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  • Akka
    replied
    Originally posted by BlackStar View Post
    What about Python and Ruby?

    Did you know that Twitter and GitHub are written in Ruby, the slowest goddamn language in the entire world? It's 1000x slower than C# - but the sites do what they are supposed to do and that's all that matters.
    I think Twitter has switched (parts?) of the their code from Ruby to scala and java

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  • BlackStar
    replied
    Originally posted by curaga View Post
    Contradicting yourself there. How can the 4mb embedded Mono run on both 32 and 64? Does it somehow magically interpret itself?
    Exactly. The BCL (base class library) uses hardware agnostic IL that is magically interpreted (JITted) on the target hardware. Your native launcher links or embedsthe actual interpreter. You obviously need to ship a different native launcher for each hardware platform (that's what "native" means).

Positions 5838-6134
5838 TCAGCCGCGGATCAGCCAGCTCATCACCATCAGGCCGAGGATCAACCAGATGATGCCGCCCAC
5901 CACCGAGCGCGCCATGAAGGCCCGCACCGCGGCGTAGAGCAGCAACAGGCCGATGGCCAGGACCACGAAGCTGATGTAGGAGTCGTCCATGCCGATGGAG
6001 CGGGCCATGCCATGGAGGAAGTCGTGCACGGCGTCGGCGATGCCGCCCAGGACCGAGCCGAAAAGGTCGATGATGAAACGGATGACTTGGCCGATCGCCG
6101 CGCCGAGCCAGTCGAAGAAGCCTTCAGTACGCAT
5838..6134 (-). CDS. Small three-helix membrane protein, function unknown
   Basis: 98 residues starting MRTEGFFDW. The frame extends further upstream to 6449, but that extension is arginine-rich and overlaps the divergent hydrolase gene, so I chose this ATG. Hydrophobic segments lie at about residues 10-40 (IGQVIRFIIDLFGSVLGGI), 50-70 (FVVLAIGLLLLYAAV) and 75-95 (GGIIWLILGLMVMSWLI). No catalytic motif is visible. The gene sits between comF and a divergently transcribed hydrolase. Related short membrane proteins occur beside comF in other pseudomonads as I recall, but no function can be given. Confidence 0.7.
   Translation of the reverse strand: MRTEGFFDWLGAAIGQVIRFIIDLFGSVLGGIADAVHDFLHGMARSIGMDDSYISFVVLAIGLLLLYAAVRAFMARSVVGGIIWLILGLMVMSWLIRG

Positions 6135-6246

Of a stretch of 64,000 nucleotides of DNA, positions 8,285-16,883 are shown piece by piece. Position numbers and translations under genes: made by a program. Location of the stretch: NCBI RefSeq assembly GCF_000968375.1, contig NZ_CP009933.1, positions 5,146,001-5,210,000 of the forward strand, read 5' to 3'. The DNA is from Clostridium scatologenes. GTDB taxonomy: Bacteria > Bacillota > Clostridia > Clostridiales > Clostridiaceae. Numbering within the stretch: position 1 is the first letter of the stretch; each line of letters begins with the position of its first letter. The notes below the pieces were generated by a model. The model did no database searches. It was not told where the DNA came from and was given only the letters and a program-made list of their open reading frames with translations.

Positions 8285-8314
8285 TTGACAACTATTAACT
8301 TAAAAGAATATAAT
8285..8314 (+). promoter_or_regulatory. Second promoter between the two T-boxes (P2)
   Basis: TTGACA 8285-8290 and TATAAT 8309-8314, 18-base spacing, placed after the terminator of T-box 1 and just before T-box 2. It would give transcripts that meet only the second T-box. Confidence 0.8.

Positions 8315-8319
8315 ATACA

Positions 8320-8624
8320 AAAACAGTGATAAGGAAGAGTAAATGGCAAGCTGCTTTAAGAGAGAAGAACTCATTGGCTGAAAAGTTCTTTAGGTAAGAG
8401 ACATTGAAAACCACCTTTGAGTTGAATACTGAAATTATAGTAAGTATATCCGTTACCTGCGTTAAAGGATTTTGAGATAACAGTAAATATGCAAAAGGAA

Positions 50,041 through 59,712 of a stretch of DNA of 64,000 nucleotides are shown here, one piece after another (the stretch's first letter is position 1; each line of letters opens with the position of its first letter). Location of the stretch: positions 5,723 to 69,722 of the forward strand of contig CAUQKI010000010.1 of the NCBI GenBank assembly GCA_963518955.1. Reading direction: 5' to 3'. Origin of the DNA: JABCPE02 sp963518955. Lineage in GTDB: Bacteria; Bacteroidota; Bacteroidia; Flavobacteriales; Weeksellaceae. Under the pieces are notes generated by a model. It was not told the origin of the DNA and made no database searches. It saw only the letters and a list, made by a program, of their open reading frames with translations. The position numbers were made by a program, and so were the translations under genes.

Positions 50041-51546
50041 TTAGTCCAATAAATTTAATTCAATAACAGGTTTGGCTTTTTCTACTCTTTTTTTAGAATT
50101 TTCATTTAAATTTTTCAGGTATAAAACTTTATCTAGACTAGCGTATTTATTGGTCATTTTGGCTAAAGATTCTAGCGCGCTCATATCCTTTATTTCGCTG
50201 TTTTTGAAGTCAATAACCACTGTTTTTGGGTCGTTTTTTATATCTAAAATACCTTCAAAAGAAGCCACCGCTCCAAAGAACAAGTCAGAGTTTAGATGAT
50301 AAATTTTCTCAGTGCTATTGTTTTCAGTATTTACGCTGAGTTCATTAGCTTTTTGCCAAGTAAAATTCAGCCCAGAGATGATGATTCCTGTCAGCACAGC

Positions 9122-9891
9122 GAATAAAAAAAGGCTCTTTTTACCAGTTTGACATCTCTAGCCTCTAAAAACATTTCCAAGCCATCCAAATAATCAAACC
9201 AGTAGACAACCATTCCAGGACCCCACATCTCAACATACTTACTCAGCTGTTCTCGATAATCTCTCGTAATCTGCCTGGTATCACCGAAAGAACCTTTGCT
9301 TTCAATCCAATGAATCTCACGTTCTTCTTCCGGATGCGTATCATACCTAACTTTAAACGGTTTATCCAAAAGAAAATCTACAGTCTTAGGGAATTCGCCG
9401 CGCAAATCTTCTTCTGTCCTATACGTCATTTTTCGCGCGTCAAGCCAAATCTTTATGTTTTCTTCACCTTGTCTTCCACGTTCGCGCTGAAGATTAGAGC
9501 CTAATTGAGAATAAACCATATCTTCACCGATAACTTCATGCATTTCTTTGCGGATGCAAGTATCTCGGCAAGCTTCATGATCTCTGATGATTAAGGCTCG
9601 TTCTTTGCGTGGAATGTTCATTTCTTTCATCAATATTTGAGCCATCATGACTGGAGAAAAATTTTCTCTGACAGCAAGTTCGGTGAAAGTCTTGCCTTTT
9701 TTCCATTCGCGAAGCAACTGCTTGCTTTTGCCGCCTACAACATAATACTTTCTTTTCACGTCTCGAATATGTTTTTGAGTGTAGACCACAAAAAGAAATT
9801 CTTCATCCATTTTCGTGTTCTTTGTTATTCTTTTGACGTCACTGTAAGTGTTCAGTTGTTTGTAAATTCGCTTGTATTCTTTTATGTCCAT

The point is that the BCL (i.e. the large part) is shared. You can fit two such launchers (x86/amd64) plus the useful parts of the BCL in a 4MB solid archive.

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  • plonoma
    replied
    This is nonsense. Applications must adapt to the OS they run on. On Mac, they must show an application menu; on KDE they should show native file dialogs; on Windows, OK/Cancel buttons should be in the correct order.
    I meant that having to change source code when using cross platform software environments and it's frameworks and libraries is a fail.
    Please don't confuse Boo with IronPython. IronPython was written by Microsoft and may or may not suffer from what you say (never used it, so I don't know).

    Boo is a completely separate, open-source language that has nothing to do with Microsoft or Python.
    Confused the two. It's IronPython I meant.

    Do you even know what I was getting at with the "object-oriented assembly" reference? It's just an obscure way of referring to C++. C is often called "portable assembly". In this sense, C++ is "portable assembly" with "object-oriented" features on top.